DES MOINES, Iowa – U.S. Senator Chuck Grassley, R-Iowa, the ranking member of the Senate Judiciary Committee, questioned Attorney General Merrick Garland over his October 4 memo calling for federal intervention to prevent violence against local school board members and educators.
“The Department takes these incidents seriously and is committed to using its authority and resources to discourage these threats, identify them when they occur, and prosecute them when appropriate,” the memo reads in part.
During a Senate Judiciary Committee hearing on Wednesday, Grassley asked Garland whether he would revoke his memo after the National School Board Association Board backtracked from the letter they sent to the U.S. Department of Justice (DOJ) on September 29.
Garland stood by his memo.
“I have the letter from NSBA that you’re referring to. It apologizes for language in the letter, but it continues its concern about the safety of school officials and school staff. The language in the letter that they disavow, this language was never included in my memo and never would have been. I did not adopt every concern that they had in their letter. I adopted only the concern about violence and threats of violence. And that hasn’t changed,” he answered.
Iowa Association of School Boards said it disagreed with NSBA’s letter, and three state associations have terminated their affiliation with NSBA over it.
Grassley asked who in the DOJ was responsible for drafting his “polarizing” memo.
“I signed the memo and I worked on the memo,” Garland replied.
Grassley continued with his questions.
“Your memo mentions that the National Security Division will get involved in school board investigations. Is the Justice Department’s National Security Division really necessary for keeping local school boards safe? If parents aren’t domestic terrorists, as the Patriot Act isn’t being used, why is the National Security Division involved at all? This kind of looks like something that would come out of some communist country’s expansive definition of national security,” he asked.
Garland said the DOJ is not concerned about spirited debate.
“The memo is only about violence and threats of violence. It makes absolutely clear. In the in the first paragraph, that spirited debate about policy matters is protected under our Constitution. That includes debate by parents criticizing school boards. That is welcome. The Justice Department protects that kind of debate. The only thing we’re concerned about Senator is violence and threats of violence against school officials, school teachers, school staff, just like we’re concerned about those kinds of threats against senators, members of Congress, election officials. In all those circumstances, we are trying to prevent the violence that sometimes occurs after threats,” he replied.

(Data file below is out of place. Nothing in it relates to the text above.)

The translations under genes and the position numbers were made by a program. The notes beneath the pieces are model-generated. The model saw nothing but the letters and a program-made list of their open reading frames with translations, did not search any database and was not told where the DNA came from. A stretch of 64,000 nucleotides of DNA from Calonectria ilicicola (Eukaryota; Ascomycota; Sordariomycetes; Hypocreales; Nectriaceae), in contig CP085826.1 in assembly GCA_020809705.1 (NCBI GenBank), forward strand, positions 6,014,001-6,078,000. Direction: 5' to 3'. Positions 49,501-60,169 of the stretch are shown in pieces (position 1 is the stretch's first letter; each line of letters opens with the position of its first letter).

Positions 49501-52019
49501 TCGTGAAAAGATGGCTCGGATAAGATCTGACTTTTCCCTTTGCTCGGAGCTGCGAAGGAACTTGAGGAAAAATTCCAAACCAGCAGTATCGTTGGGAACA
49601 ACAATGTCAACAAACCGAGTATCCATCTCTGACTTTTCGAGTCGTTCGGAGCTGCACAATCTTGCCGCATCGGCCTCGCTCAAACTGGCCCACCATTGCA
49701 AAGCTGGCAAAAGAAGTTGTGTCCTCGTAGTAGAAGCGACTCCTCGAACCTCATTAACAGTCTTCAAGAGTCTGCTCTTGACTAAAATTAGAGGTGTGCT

Grassley asked how the DOJ is handling reports they receive.
“Your memo stated that the Justice Department is opening dedicated lines of communication for threat reporting, assessment, and response. What is the department doing with tips it receives on this dedicated line? And what are you doing with those parents who have been reported?” he asked.
Garland said that the FBI assesses information it receives.
“The FBI gets complaints, concerns from people around the country for all different kinds of threats and violence. That’s what this is about, a place where people who feel that they’ve been threatened with violence can report that. These are then assessed, and they are only pursued if consistent with the First Amendment, we have a true threat that violates federal statutes, or that needs to be referred to state or local government, local law enforcement agency for their assistance,” he explained.
Grassley then asked if DOJ is investigating improper data collection of parents by schools.
“On the other hand, are their criminal investigations being opened for instances where school officials are trying to assess private data of parents with opposing views on critical race theory?” he asked.
“I don’t know about that. But the Justice Department certainly does not believe that anybody’s personal information should be accessed in that way. If there’s a federal offense involved or a state or local offense involved and of course those should be reported,” Garland answered.